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Heroku has a vast list of plugins and services that can be added to an instance. These plugins cover things from databases to email systems. This remove the task of having to install services and setting them up manually. Heroku does it all for you. See More
While starting with Heroku is fast and easy, and the first few deployments are actually very fast, larger applications tend to have slower deployments. It takes some time for the dynos to restart and while they are restarting the application is completely offline. Which means that you can lose precious seconds of application time. See More
Getting started with Heroku is very easy. It's a very straightforward procedure and a beginner can set up their first app in two minutes. Often it's just a matter of a couple of git commands and it's all set up and running. The official Heroku docmentation also helps a lot. See More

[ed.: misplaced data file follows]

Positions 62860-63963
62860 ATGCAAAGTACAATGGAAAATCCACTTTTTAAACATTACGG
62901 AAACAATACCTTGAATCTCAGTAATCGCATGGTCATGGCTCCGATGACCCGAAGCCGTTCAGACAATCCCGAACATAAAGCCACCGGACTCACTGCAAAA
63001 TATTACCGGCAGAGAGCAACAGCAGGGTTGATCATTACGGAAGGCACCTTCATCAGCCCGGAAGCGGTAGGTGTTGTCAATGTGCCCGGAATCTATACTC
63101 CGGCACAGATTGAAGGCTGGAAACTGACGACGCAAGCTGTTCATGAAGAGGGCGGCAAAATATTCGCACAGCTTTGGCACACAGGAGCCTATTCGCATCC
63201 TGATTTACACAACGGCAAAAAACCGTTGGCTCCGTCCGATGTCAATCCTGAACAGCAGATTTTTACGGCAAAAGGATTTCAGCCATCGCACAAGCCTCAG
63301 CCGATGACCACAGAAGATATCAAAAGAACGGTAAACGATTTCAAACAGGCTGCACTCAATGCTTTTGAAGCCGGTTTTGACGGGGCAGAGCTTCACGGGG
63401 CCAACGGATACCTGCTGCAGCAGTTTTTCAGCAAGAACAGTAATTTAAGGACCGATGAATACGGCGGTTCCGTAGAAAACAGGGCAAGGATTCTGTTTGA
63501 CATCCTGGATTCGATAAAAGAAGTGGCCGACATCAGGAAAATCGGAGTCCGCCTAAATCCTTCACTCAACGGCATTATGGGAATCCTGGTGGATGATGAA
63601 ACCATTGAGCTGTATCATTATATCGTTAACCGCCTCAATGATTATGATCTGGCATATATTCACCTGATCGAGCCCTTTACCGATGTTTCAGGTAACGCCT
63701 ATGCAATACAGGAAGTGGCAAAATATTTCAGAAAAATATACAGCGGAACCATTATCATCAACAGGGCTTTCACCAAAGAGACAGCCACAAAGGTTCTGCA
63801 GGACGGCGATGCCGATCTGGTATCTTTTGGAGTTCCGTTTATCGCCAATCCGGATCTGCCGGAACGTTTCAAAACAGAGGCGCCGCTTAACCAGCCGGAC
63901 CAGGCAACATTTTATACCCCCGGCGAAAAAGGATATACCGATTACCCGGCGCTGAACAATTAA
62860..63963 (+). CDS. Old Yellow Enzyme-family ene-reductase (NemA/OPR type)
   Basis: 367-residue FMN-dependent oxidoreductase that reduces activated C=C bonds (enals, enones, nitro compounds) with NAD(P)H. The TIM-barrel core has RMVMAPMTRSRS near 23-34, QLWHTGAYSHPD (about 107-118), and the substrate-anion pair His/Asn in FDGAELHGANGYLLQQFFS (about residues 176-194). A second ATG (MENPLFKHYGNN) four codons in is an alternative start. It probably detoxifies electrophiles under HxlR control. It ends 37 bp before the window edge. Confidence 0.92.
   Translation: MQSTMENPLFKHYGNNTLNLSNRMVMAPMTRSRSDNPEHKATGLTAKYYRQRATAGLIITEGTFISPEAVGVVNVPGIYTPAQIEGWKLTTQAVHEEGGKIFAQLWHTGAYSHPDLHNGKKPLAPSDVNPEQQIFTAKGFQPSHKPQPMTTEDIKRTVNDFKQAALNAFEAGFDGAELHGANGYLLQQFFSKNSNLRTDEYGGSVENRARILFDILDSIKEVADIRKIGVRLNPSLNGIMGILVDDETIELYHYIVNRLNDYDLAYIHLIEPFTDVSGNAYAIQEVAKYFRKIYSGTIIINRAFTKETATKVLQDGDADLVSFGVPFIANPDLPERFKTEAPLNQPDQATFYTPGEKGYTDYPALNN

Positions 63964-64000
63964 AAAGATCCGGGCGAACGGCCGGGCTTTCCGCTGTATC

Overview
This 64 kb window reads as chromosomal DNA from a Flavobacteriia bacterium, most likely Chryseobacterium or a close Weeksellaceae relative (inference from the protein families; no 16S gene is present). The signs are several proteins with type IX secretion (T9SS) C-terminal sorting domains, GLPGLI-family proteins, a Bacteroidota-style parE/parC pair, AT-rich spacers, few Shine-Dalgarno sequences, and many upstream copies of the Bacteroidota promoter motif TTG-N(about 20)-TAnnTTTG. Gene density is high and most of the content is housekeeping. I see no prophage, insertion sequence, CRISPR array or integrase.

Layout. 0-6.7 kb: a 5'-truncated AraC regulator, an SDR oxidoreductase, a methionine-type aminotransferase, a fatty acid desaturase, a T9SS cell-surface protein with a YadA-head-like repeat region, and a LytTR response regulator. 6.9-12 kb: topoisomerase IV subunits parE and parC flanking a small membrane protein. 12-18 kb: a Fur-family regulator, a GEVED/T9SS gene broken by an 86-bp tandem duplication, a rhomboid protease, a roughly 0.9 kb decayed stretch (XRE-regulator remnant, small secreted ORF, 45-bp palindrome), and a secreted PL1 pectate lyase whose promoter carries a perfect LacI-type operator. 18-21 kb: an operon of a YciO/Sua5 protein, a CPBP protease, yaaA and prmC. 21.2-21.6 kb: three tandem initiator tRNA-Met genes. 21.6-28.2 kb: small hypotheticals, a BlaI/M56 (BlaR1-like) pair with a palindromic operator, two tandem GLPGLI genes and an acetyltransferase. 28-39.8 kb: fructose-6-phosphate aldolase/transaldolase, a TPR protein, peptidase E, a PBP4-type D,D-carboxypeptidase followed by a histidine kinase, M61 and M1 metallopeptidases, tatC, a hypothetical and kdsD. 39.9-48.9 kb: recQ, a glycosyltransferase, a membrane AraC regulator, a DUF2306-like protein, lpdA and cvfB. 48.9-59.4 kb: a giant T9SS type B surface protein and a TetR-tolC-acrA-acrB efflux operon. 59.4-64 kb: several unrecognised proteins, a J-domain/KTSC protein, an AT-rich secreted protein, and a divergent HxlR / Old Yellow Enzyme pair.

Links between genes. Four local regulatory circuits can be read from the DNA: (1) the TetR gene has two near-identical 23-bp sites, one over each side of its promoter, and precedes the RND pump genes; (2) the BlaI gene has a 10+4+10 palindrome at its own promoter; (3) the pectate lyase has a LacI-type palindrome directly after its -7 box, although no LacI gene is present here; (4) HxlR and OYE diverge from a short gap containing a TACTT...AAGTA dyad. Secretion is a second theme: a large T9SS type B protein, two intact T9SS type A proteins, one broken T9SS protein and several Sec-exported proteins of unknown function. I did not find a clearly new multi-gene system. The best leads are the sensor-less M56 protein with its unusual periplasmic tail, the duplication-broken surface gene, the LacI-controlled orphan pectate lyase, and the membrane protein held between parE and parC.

GAE offers a whole lot of features that can become quite handy once your app starts growing in scale and complexity; a built-in cache service, datastore, fairly advanced path mapping, static hosting and auth configurations, remote data dump features, etc. See More
App Engine natively takes care of authentication and other hectic aspects when it comes to accessing other Google services; you can simply import the SDK modules and do your stuff (e.g. sending out an email, saving a Datastore entry) with one-liners. See More
Google App Engine is very easy to use. All you need to do is install the SDK (which in itself is easy as well, and the documentation is very heplful) and run the command needed depending on the type of project to deploy it. For example, to deploy a golang application, you run golang deploy inside the project folder and it will be automatically deployed. See More